The game is a tight little skirmish game, which employs about seven to five minis to a side. Not at all a big investment for a Games Workshop game. The ships controls and combat are not unlike the controls in Rogue Trader. Ships in motion must move forwards a minimum distance before engaging in a turn. Moving faster than normal or turning sharper than normal requires a special order. Each ship can only receive one special order per turn.
Just like in most Games Workshop games, the combat turn is divided into phases - a movement phase, firing phase, and ordinance phase. Attacks are rolled on a chart, which is modified by range, and the target's ships position relative to yours. Again, like most GW games, the combat is all resolved on the same chart, making it easy to look up and resolve.
Probably the most fun thing about the combat for me was the impact clouds. When a ship is hit, blast tokens are placed on the table at the point of impact. Flying through a blast token causes a ship to move slower and possibly take damage. So, as the battle continues, the battlefield quickly fills up with blast tokens, which function as a sort of terrain. The randomized, shifting-and-moving terrain made the game chaotic and fun. It really helped capture the sense of a massive space battle.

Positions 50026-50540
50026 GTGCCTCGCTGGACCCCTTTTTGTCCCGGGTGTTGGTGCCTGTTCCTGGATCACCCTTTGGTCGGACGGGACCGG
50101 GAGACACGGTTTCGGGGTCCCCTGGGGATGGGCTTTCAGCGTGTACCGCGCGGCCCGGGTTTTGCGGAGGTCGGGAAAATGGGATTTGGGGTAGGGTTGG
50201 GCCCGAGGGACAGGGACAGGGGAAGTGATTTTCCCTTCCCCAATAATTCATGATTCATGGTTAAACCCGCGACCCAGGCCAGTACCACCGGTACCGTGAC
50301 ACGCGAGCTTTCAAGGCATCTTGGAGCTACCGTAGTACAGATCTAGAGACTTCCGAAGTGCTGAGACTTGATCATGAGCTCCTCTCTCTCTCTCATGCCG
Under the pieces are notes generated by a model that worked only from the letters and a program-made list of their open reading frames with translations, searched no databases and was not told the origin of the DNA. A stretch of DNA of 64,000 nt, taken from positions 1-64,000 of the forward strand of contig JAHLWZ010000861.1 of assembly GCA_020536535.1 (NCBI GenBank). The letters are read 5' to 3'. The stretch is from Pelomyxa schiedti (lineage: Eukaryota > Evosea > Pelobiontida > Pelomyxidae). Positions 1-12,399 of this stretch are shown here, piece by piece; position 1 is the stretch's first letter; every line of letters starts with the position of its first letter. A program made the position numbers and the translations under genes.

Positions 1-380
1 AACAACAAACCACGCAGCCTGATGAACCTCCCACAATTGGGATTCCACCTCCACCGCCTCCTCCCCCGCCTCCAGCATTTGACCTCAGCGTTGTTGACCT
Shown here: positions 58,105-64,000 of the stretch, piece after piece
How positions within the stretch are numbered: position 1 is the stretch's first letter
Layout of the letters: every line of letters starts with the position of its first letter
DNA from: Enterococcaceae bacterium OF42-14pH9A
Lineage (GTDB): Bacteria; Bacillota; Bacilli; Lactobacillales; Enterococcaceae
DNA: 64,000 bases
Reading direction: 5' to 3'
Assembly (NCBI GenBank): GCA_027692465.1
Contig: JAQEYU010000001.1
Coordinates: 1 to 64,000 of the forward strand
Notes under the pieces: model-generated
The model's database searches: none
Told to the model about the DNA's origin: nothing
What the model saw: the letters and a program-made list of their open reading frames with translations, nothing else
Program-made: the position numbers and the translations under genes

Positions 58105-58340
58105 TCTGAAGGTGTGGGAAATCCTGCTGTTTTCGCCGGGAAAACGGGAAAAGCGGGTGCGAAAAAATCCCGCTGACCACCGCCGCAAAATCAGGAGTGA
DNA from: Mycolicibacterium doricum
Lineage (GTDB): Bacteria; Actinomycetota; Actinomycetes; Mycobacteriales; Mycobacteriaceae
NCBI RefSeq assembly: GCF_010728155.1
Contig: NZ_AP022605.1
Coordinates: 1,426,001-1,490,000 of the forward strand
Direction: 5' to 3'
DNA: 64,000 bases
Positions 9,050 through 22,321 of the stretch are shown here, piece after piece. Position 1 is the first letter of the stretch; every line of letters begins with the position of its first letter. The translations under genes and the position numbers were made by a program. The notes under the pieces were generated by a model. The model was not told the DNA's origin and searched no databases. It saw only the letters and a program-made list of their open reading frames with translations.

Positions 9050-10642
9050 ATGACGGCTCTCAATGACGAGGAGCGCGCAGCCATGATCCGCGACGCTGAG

So how did the game go? I'll let the pictures do the talking.
Here's my fleet. Three chaos battlecruisers and four escorts (frigate class).
To give you an idea of scope in the 40k universe...yes, the small ships are escorts, which is sort of like a Raider in Rogue Trader RPG. The next smallest class are the frigates, which are sort of the default vessel of Rogue Trader. I think it's mind-blowing that most of the massive and grand ships of the Rogue Trader game are just 1 hit fodder in this skirmish-level game.
Here are some more shots, just because they look good and the pictures turned out well.
I love the look of the Chaos cruisers the best. So many spines. So very Ridley Scott.
The heavily armoured prow of an imperial cruiser. What would end up being my downfall.
Right. So onto the important stuff. How did I fare? Not well, I'm afraid. Not to say that I didn't have a blast, because I did. But in the end I literally had my arse handed to me. Basically, my opponent did a good job at spreading himself out and getting me to spread out my attacks so that I could not concentrate fire enough to take out many of his ships at all. All of his vessels took some hits, but only one or two took enough to become disabled.
But if it says anything about the game, I thoroughly enjoyed it, despite the fact that I lost so badly.
Since forward movement and momentum are inherent, its quite easy for two ships to sail on past each other, firing salvos at each other the entire time. Very naval. Very cinematic. And very different from what I'm used to in a minis game.
Here you can see the real thick of it. Ships right on top of each other. Blast tokens creating that spontaneous terrain that I'm talking about. If Chaos is going to go out, what better way to go out?
Well that's all for now. Next time, I'll give the low-down on Dragon*Con.